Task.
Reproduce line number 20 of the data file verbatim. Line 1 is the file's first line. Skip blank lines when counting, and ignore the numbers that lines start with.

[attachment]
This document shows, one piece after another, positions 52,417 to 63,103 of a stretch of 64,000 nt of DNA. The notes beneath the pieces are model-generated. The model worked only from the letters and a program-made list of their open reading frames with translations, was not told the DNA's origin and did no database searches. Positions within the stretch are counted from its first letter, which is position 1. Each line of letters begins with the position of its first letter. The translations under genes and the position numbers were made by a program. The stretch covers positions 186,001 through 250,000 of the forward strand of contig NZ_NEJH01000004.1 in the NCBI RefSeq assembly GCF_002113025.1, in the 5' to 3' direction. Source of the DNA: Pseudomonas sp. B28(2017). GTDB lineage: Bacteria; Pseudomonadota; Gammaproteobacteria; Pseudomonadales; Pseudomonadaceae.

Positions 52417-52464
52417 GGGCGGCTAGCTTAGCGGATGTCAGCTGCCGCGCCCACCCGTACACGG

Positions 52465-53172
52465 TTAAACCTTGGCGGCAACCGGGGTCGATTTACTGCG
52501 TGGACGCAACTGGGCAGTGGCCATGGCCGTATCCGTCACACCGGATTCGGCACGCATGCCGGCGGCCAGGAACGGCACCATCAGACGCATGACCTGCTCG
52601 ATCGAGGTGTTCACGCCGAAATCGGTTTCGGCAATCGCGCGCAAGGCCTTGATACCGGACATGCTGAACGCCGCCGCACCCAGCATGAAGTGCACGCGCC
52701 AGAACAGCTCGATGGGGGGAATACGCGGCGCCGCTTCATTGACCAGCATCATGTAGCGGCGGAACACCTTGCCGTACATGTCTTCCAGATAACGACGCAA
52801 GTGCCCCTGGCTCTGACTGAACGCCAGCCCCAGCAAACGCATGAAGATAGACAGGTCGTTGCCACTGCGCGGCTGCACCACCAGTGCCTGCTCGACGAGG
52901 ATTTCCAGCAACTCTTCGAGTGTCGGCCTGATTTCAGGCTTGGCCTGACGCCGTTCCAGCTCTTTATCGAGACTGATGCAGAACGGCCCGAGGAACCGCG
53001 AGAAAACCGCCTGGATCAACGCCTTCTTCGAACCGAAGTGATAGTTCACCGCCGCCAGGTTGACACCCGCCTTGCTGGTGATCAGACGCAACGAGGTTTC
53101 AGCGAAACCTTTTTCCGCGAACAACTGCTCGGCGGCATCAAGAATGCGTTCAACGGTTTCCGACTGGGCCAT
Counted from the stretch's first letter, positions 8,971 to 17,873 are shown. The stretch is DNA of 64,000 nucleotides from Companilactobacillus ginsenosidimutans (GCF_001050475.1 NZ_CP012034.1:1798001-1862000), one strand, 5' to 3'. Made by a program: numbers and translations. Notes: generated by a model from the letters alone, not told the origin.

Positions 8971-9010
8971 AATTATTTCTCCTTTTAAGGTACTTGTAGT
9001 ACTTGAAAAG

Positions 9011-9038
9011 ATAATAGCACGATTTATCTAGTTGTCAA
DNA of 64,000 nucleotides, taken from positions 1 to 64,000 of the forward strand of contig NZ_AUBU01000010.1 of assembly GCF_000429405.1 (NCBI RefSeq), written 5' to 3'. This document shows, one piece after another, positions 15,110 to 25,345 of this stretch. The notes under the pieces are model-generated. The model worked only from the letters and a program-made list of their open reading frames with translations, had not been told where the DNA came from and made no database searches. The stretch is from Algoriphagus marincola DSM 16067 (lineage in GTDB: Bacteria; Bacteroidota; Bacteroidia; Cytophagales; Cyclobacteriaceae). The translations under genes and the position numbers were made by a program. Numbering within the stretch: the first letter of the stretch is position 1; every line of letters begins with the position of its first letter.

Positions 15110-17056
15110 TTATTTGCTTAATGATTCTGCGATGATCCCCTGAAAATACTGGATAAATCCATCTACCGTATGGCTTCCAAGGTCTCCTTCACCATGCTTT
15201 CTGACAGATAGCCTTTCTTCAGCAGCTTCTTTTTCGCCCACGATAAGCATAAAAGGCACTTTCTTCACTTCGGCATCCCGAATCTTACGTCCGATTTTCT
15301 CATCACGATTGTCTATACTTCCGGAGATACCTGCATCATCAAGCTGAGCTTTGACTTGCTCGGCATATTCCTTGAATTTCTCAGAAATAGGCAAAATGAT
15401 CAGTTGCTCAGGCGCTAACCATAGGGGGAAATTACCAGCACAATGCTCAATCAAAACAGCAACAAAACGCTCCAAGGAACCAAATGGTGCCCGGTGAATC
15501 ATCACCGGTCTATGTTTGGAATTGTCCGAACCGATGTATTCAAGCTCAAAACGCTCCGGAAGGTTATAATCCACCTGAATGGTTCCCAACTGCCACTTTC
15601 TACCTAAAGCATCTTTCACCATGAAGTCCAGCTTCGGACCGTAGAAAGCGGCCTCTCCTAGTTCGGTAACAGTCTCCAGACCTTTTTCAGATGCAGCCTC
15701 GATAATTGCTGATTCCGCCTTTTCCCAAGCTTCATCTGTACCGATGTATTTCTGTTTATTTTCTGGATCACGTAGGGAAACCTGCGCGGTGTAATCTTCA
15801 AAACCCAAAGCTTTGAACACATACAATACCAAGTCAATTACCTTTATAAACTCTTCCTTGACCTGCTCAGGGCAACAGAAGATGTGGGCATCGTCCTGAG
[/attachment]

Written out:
Positions 15110-17056